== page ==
Something that bothered me through out the film was the Animation acting, it didn't match the actor's acting, so if there was something said with emotion it wasn't shown. The storyboard artists (or Animators or Revisionist or Director) seem to have underplayed the emotion of scenes. Though my problems are with the acting during character development and dramatic moments, but action and fluidity of movement were amazing. The choreography is perfect, the balance from scene to scene, punch to punch is just gorgeous. Effects and physics created were beautiful, the skill for the control of the camera is beyond impressive. In a lot of animated movies the creative teams give the illusion of motion, but never play with the weight that the camera moving can imply. Though from time to time the over use of awkward CGI plays into effect and looks out of place, but at other times blends well into the environment.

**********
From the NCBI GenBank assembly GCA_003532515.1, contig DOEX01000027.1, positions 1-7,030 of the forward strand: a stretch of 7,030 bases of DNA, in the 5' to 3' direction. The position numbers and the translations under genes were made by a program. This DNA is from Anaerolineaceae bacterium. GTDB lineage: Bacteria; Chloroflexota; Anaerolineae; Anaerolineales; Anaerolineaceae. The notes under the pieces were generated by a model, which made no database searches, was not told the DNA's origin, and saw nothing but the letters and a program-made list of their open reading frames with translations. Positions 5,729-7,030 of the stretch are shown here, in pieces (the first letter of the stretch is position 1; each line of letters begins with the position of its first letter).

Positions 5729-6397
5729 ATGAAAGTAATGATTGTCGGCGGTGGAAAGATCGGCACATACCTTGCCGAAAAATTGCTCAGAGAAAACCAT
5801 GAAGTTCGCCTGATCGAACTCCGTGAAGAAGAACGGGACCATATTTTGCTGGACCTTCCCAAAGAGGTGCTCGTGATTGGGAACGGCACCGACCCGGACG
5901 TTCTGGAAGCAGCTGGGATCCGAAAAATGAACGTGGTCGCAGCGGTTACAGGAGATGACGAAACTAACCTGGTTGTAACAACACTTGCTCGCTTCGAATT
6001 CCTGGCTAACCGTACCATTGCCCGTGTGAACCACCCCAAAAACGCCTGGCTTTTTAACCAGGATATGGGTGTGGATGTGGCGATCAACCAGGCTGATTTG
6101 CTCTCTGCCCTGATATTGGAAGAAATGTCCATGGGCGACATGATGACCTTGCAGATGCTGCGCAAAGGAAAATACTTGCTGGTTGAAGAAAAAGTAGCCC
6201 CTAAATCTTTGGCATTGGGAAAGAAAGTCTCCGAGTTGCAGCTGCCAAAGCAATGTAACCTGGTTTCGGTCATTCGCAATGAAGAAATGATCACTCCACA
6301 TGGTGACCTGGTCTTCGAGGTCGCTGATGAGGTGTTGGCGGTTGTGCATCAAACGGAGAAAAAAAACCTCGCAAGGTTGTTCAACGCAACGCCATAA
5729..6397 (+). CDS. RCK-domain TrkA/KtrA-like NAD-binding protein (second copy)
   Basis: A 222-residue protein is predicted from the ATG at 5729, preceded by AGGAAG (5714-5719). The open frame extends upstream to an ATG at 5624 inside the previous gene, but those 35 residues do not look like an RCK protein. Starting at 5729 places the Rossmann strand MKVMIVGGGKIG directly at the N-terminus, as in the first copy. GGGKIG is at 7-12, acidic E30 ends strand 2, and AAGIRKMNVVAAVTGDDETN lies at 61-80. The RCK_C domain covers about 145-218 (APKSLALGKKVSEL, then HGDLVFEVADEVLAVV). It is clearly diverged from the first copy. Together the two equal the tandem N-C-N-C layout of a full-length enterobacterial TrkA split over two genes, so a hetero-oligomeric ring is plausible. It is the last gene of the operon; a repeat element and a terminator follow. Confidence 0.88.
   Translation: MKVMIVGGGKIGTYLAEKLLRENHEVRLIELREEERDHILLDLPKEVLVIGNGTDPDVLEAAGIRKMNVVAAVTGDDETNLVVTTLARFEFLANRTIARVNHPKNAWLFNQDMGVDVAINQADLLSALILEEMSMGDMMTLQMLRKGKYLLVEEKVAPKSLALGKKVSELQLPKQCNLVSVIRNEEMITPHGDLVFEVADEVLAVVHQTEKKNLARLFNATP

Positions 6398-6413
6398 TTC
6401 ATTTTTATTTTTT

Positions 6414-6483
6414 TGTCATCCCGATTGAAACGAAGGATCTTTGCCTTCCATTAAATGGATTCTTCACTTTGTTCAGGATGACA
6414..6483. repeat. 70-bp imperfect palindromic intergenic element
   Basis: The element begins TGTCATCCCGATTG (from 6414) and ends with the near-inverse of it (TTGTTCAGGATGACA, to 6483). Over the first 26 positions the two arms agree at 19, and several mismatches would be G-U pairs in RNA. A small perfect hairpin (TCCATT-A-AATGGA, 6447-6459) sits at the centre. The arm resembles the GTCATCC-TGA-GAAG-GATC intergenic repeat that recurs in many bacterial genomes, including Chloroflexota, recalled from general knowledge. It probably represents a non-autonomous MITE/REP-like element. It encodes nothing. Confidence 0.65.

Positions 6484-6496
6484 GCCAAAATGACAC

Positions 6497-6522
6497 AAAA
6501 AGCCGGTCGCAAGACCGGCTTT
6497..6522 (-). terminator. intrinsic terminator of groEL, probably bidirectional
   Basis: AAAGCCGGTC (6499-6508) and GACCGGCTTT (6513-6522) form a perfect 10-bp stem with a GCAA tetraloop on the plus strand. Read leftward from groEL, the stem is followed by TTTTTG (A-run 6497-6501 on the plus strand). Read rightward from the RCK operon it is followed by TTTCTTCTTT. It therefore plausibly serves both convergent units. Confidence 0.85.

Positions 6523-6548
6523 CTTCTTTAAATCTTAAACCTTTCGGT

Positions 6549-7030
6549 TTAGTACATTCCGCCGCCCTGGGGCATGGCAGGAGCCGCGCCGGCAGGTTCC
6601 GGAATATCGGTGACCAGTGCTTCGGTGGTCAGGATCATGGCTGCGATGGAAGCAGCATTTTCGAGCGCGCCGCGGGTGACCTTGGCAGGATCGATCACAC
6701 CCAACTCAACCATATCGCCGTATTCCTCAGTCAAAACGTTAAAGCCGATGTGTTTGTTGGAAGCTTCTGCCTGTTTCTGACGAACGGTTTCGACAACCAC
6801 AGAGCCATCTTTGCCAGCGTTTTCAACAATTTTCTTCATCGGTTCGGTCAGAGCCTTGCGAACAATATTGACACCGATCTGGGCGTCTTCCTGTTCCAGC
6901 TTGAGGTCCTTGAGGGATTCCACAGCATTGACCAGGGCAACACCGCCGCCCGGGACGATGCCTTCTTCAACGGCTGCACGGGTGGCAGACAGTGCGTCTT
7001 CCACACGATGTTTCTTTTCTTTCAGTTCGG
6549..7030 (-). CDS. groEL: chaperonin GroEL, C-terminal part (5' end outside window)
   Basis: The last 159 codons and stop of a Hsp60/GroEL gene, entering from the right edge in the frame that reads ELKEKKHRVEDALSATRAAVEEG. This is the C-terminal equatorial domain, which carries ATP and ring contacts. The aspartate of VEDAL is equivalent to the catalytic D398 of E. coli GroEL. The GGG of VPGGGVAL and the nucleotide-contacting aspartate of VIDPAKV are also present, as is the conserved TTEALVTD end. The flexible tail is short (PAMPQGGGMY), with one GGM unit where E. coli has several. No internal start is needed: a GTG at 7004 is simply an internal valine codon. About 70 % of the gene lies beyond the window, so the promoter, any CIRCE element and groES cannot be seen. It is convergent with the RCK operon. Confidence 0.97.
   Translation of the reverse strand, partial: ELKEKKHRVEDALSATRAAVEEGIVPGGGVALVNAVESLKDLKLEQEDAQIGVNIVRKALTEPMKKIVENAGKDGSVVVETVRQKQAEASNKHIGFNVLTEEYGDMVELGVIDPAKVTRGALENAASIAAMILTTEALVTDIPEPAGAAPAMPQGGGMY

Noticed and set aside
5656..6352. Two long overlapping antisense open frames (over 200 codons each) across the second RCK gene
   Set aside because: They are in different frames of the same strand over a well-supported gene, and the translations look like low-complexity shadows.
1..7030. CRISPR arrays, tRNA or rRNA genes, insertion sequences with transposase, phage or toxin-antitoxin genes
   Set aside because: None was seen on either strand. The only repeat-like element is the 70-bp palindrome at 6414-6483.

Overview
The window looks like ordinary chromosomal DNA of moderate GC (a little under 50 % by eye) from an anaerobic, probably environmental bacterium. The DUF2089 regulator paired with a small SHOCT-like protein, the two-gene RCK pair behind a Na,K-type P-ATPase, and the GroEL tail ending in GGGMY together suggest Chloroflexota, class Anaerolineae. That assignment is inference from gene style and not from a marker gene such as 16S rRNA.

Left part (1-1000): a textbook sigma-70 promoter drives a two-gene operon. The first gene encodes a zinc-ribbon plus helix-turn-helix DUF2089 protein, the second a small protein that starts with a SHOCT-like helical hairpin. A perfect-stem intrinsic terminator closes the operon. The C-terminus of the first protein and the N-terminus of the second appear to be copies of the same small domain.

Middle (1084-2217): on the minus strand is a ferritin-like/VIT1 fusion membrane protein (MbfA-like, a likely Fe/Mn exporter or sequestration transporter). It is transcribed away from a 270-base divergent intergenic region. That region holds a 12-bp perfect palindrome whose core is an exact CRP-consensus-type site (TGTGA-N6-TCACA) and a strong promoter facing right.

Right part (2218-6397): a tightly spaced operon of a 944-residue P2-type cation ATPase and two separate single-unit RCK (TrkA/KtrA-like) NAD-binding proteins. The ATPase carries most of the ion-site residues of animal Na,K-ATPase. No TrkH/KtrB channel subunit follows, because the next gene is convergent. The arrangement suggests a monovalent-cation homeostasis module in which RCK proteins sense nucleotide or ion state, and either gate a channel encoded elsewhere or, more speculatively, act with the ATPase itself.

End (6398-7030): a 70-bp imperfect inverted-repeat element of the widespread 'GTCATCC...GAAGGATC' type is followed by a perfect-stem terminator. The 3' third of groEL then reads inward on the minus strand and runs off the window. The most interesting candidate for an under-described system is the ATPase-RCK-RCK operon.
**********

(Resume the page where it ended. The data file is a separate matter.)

Comedy was on point in this film, maybe the best gag was with Green Lantern being punched in the face by Darkseid then his minions beating the hell out of him. I'm a big fan of physical comedy and with WB animation there's been some amazing mastery of this genre of humor recently.

The over all feeling was like a gritty version of the "Super Friends", though the awkward tension between characters felt out of place, since they all know that each other are heroes or trying to help people in some way. In life there are moments when meeting people that are new becomes clumsy and trying, this is a film that the viewer knows all of the characters are caring (it's even implied in the film) and would try diplomacy before punching a face. The movie was more like disagreements of turf from some sort of appointed officials, it felt really petty or like the creative team was told actions made better cinema.